The GOP's poor marks on health care come against the backdrop of even more dismal public confidence in the Republicans' overall ability to make the right decisions for the future of the country.

Less than a fifth of Americans in the Post/ABC News poll have confidence in the GOP to lead the country, while a overwhelming 79 percent expressed no confidence.

Less than one in five voters (19 percent) expressed confidence in Republicans' ability to make the right decisions for America's future while a whopping 79 percent lacked that confidence.

Among the all-important independent voters -- who now outnumber both Republicans and Democrats and who voted strongly for the Democrats in the last two election cycles -- confidence in the GOP stands at a record-low 17 percent, while a record-high 83 percent of independents voiced no confidence in the Republicans.

By comparison, the president's own confidence ratings aren't all that impressive either -- Only 49 percent expressed confidence in Obama, while 50 percent voiced a lack of confidence in him. But as weak as public confidence in the president is, it's still far greater than that of the GOP.


As bad at the GOP's standing is now, the party's long-term future is looking increasingly bleak, as the percentage of the electorate that identifies with the Republicans continues to erode. Only 20 percent of Americans in the Post/ABC News poll now identify themselves as Republicans -- the lowest GOP party affiliation in a quarter-century.

The new findings continue a trend that was noted more than a year and a half ago by the Pew Center, whose poll in March 2008 found that identification with the GOP had fallen to 27 percent of the electorate, while Democrats and independents increased to a 36 percent tie.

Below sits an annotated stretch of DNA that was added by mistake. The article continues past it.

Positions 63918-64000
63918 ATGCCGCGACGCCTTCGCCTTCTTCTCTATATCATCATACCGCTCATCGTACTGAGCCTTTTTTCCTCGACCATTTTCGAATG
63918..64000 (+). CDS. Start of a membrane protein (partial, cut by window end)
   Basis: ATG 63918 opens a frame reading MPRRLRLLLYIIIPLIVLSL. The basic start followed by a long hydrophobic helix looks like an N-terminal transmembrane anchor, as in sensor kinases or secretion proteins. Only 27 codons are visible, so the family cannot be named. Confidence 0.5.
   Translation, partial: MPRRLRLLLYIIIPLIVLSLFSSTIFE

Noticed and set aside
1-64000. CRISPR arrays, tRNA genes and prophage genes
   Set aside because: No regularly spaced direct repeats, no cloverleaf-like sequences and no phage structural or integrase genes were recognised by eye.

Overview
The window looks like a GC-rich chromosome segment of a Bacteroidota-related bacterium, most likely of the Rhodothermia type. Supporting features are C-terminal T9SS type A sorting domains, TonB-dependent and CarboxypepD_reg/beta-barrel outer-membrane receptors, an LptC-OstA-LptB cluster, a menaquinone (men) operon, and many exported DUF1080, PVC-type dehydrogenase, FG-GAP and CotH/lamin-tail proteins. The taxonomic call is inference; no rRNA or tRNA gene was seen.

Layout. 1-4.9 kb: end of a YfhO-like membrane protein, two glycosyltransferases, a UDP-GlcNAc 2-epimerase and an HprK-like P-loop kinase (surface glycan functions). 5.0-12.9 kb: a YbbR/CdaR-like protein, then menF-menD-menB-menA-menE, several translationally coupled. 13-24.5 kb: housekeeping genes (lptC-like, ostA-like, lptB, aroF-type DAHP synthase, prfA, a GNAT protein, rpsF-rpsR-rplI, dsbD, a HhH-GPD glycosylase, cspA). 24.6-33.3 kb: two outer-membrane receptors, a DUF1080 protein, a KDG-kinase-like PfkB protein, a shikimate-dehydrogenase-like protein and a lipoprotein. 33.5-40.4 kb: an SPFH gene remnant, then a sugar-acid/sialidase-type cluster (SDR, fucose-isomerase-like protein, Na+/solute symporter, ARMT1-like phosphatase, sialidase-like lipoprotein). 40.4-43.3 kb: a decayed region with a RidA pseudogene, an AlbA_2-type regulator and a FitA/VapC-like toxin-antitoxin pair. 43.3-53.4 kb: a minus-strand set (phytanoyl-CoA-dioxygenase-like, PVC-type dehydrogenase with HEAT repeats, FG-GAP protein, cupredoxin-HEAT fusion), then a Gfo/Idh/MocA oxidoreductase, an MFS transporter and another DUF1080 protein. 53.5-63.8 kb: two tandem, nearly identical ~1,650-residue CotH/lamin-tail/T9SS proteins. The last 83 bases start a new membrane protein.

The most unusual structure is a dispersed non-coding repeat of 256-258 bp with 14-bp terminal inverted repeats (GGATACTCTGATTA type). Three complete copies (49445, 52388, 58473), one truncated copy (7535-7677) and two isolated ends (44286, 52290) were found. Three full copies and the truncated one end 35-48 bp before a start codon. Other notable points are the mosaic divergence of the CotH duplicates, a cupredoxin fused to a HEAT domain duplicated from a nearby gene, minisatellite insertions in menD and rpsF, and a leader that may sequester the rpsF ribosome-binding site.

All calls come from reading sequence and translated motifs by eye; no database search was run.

A look at voters' ideological leanings is telling. Significantly, the bulk of the GOP's losses is among moderates and traditional conservatives who have become increasingly alarmed by what they see as a dangerous turn by the party to the far-right fringe and have moved into the independents' column.

Independents now comprise a 42 percent plurality of the electorate, with Democrats making up 33 percent. There are now enough independents to create a third major political party if they so chose.

And a new party is not beyond the realm of possibility. Texas billionaire H. Ross Perot may have been 20 years ahead of his time when he founded his short-lived Reform Party -- with its appeal to voters disenchanted by the liberal leanings of the Democrats and the conservative tilt of the Republicans -- in 1997.

It's happened before at least once in the nation's history: The Republicans, founded in 1854 as an anti-slavery party, itself eventually replaced a moribund political party -- the Whigs -- in the 1870s after the Civil War.

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Volume IV, Number 80
Copyright 2009, Skeeter Sanders. All rights reserved.